Chinese Environmentalists Fight Cars With Green Footprints

Walking becomes a form of art.

Let’s say you’re the first environmental protection non-profit operating in a country with the largest market for cars in the whole world. Let’s say your country’s air pollution problems are getting out of control. Let’s say you want to hammer home the pollution-busting value of walking.

Let’s say you have gallons of  non-toxic, washable, quick-drying green paint.

If you’re Jody Xiong, working with China’s Environmental Protection Foundation, you do this: paint a leafless tree onto a 7-meter wide, 12-meter long white canvas, and lay it over a pedestrian crossing on a busy city street. Next, lay paint-soaked sponges on either sidewalk, so every time a pedestrian crossed the street, they left a trail of green footprints across the canvas…

…making the tree bloom with color.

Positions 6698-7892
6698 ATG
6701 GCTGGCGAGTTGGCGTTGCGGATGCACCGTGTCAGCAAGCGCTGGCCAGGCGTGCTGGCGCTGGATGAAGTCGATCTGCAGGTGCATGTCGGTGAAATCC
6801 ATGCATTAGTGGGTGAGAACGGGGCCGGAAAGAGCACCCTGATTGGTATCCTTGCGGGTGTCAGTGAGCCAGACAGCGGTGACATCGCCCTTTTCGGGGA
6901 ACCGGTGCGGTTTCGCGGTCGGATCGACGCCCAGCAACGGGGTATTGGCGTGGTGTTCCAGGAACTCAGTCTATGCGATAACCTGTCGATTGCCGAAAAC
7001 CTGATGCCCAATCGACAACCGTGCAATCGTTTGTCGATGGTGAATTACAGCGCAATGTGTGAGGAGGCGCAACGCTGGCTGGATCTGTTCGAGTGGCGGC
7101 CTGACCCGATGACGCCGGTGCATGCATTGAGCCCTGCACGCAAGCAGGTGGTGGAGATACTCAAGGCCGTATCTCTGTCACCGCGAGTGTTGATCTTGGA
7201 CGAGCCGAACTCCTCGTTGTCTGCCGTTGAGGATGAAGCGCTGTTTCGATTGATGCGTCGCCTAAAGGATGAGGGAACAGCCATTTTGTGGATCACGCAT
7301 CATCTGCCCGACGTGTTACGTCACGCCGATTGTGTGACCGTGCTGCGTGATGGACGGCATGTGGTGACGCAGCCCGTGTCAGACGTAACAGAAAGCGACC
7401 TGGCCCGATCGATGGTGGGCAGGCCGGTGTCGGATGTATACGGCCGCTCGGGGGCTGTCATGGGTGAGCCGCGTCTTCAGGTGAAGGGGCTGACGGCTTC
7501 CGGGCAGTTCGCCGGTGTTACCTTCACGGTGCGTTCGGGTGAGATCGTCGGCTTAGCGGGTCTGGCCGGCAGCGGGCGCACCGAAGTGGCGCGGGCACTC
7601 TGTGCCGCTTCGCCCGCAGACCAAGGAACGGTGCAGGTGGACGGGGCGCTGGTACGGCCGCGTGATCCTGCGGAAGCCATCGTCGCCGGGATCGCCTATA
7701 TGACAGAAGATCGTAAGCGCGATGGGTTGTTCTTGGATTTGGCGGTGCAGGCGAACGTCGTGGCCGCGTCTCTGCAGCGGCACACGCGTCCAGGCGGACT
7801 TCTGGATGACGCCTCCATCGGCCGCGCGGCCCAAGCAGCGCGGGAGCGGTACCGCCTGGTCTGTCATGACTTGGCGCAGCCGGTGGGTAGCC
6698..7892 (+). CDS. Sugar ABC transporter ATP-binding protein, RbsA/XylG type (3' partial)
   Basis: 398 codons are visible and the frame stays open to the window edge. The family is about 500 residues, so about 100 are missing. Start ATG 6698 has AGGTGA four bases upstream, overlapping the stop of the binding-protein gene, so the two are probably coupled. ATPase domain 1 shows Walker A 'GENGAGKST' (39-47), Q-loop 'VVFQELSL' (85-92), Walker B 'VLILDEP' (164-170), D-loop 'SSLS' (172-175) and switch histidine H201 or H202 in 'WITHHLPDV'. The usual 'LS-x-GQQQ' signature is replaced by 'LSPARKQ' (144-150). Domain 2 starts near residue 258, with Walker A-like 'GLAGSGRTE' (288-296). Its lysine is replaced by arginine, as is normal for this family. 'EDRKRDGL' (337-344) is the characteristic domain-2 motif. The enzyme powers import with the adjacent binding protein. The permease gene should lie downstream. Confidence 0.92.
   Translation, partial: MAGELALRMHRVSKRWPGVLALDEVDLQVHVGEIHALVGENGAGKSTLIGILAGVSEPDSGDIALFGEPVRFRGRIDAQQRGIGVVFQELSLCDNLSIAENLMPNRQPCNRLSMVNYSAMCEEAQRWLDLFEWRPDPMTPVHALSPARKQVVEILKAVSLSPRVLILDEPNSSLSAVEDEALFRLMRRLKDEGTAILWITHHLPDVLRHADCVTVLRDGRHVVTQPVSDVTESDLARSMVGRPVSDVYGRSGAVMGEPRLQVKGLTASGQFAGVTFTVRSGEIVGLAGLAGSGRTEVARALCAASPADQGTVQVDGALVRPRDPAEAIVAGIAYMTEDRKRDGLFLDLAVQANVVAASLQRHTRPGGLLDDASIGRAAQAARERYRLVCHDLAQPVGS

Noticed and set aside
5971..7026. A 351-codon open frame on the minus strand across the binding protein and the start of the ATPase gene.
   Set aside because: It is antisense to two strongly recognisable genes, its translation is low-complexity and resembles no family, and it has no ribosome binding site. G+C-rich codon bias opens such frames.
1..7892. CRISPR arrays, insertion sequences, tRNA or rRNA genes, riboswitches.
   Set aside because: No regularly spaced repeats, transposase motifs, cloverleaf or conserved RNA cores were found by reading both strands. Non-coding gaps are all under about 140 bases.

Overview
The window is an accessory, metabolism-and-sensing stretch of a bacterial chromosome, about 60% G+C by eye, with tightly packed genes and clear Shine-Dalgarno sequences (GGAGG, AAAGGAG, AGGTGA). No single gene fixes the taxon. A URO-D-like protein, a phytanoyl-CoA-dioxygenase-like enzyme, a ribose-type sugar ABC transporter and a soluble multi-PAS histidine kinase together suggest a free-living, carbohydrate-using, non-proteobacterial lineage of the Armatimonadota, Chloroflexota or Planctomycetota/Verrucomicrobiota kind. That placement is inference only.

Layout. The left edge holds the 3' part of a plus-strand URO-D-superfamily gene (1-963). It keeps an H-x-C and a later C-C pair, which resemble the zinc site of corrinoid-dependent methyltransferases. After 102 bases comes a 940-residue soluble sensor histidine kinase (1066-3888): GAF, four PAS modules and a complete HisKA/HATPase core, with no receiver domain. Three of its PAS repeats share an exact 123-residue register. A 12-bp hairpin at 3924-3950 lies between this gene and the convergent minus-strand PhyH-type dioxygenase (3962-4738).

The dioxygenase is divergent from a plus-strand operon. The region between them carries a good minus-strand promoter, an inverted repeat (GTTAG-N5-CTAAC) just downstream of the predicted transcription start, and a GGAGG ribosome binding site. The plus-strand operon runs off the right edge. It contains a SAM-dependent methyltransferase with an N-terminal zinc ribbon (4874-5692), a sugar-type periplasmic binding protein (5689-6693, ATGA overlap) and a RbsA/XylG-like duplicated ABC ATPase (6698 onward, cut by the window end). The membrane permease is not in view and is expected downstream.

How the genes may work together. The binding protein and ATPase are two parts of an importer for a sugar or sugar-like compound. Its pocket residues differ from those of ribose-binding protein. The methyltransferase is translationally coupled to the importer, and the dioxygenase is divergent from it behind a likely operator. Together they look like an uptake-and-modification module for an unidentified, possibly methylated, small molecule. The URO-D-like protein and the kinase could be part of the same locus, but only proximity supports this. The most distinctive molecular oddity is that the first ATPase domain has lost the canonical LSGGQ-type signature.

The symbolism is clear – the more you walk, the greener everything gets – and from its initial pilot on 7 main streets of Shanghai, that message was carried to 132 roads in 15 cities across China, with an estimated 3.92 million participants. A follow-up survey pointed to a sharp rise in eco-awareness in the targeted areas (and to underline the message further, one of the green-trodden canvases is now hanging in the Shanghai’s Zheng Da Museum of Modern Art).

Sometimes a lot of tiny steps can add up to one great big one.

Images: Bored Panda & DDB China

Mike Sowden

Mike Sowden is a freelance writer based in the north of England, obsessed with travel, storytelling and terrifyingly strong coffee. He has written for online & offline publications including Mashable, Matador Network and the San Francisco Chronicle, and his work has been linked to by Lonely Planet, World Hum and Lifehacker. If all the world is a stage, he keeps tripping over scenery & getting tangled in the curtain - but he's just fine with that.